CALS in Recovery: Life Four Years On

It's been four years since my PALS Krissy passed. That was the hardest physical work I've ever done. Caring for a paralyzed person for months is a full time 24/7 job full of life-threatening surprises. It was REALLY tiring. I sometimes fell asleep in traffic. Of course, now I think of Krissy all the time. During the first few weeks, I cried or teared up at night. Now I think mainly of the good times. There are no more tears. Just smiles. So here's what happened after it was all over: The kids (then 13 and 15) seemed to take it fairly well. For the first semester, they went to school most days, and their grades slipped understandably. I encouraged them but did not pressure them. My workplace was very understanding and gave me time off for the funeral, etc. Unfortunately, the fallen grades affected my children's college acceptance. I should have told their teachers about the death of their mother. My kids lost their chance at big name schools. At work, I easily became angry over mistakes made by others. So I was effectively demoted until one day I simply walked in and suddenly quit. I should have appealed to HR for a transfer to a different office, instead. Now I'm unemployed/retired when I could be working. We moved houses to get rid of the memories. Unfortunately, the move put us into another school district and my daughter's grades and extracurricular activities suffered again. The best decision I made during the ALS ordeal was I increased my wife's life insurance to a half-million dollars, so we're doing OK. I'm alone. I have no local friends, nearby family, workmates or classmates and I'm not a joiner or an extrovert, so I'm alone except for my kids, and my boy has moved out for college. My girl has a job and is about to move out for college. To get human interaction, I've been eating out for every meal three times a day every day of the year. I gained weight and it's really expensive. My PALS cremation ashes were on the mantle over the fireplace for three years, but I've decided it's time to focus on happier times, so I moved them to a less auspicious place. I've been on several lunch dates, thanks to eHarmony's matching service on the Internet. Not great matches, though, because I'm not attracted to women my age, and my PALS--a world traveling doctor--set the bar really high. Even before ALS I was easily irritated and moody, so I continue to take an anti-depressant. Thank God. I tried school again, going for a second masters, but I was really put off by sitting in class with youngsters. Starting a PhD at age 60 seems silly; I'd be dead by graduation day! Besides, I have two college educations to pay for with my kids. Financially, we're doing well with a combination of Social Security Survivor's Benefits, Veterans Survivor's Benefits, my military pension and the insurance money. We've taken some great vacations to Italy, France, and England. Still, I'd like to have something to do to contribute to the world. I started writing a book about our experiences with ALS, but since I have no knowledge of PEGS or vents, I decided I'm not qualified. Too bad; the first draft I started had some promise. I'm happy enough, but once my kids are gone, it will be like I'm in a sensory deprivation bubble--no inputs from the outside world. For most CALS, this is probably not a problem, as most people are extroverted or working with others. So there it is. A mixed message. There is a life after ALS. My particular situation may be a bit emotionally challenging, but we all have our problems. Life goes on. I think of Krissy often during every day. She brings a smile to my face. Occasionally, but rarely, I write down a memory as though someone will be interested in reading about us.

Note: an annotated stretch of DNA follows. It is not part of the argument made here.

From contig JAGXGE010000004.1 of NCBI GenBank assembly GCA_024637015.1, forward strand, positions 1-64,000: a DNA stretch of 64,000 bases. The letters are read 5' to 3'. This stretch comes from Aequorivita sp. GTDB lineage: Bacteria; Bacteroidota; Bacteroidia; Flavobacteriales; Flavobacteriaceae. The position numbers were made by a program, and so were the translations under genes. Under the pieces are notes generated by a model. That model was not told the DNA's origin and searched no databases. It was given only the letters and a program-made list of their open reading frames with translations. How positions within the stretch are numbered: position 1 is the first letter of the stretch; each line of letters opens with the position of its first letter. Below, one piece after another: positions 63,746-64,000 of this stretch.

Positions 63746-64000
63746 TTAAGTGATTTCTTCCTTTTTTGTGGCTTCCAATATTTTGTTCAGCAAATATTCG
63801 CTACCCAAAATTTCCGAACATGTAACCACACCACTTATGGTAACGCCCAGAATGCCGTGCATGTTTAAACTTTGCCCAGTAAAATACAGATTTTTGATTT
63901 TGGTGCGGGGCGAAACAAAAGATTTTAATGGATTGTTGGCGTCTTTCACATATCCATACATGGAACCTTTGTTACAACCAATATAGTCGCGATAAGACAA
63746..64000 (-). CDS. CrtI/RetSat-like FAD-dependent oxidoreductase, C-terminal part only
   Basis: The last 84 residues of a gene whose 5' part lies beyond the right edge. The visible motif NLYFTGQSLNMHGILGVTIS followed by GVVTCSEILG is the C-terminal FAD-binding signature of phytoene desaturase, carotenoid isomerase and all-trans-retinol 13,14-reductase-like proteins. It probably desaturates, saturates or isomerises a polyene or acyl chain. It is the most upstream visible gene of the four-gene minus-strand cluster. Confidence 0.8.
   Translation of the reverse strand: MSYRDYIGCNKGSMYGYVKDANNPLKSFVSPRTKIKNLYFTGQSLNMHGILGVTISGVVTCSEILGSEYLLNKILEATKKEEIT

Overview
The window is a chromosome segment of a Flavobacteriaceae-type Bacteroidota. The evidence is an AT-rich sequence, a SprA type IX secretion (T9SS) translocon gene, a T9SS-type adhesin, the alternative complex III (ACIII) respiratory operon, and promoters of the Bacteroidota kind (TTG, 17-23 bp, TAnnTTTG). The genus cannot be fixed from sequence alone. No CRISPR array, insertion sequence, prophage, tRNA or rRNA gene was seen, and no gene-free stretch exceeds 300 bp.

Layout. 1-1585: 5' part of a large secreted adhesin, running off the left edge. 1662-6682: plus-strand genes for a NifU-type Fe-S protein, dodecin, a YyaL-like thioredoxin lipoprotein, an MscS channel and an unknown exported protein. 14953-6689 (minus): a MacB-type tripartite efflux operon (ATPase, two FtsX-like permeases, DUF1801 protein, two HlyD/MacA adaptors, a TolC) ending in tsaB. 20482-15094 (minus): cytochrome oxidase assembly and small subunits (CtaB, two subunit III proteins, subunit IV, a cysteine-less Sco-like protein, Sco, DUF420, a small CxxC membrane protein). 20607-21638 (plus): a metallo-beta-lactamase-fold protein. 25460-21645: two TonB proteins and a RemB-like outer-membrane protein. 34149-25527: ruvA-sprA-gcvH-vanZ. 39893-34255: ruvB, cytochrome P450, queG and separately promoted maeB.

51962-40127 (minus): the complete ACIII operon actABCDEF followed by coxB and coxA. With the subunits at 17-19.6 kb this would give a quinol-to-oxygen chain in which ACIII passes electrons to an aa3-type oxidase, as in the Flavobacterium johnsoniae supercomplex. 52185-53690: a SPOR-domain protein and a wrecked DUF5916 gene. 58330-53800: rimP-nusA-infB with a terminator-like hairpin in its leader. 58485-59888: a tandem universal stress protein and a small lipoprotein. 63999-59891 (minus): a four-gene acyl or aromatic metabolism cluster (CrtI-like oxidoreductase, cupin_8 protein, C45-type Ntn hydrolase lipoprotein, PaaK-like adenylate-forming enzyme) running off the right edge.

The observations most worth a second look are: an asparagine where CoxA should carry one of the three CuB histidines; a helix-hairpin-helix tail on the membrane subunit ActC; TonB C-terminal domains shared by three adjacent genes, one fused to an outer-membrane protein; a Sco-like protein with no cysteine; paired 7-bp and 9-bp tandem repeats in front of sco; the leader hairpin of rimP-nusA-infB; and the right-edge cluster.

affected's picture

Mike I would suggest the book you could write would be even more valuable BECAUSE Krissy chose no peg or vent!

Consider writing, I think that stories of personal experience are incredibly important.

Love you update, so honest and inspiring xxx

Colawoman's picture

Keep working thru the eHarmony ladies, that's how I met my sweet huggy bear - we've been married a little over 5 years!

Barbie's picture

oh mike, I don't know what to say. keep trying the dating thing--may have to sort thru a lot until you find someone special. it is ruff when those kids move out, of course, for a while mine have come and gone. really think about getting some kind of a job, even part time or volunteer, just to get you out and in the mix. I know you aren't an extrovert or joiner, but maybe you will have to push that envelope too and try something. just one thing at a time. .. I am proud of you Mike, just because of everything about you!

ts24206's picture

I am new to the forum and reading the few post I think you should write a book. My husband has made a decision for no assistance with breathing at all. He is doing an inhaler and we are starting a neb this weekend. I felt better reading your post with his decision. In the last couple of weeks he is getting weaker sleeping more. Thank you for continuing to post on the forum your knowledge, experiences and honesty are refreshing and very helpful to me and I am sure to many others

BridgetStahl's picture

I think the book is a great idea. My husband is on a peg, but one thing I've learned through this journey is that there is absolutely not a single path for ALS patients. My husband can move only his neck a small amount (and his eyes), but his oxygen is still at 93% (4 years since first symptoms). Others I have met are on bi-pap within months. I think for CALS, the more important thing is what we all share, not the specific indignities that your PALS has to endure.

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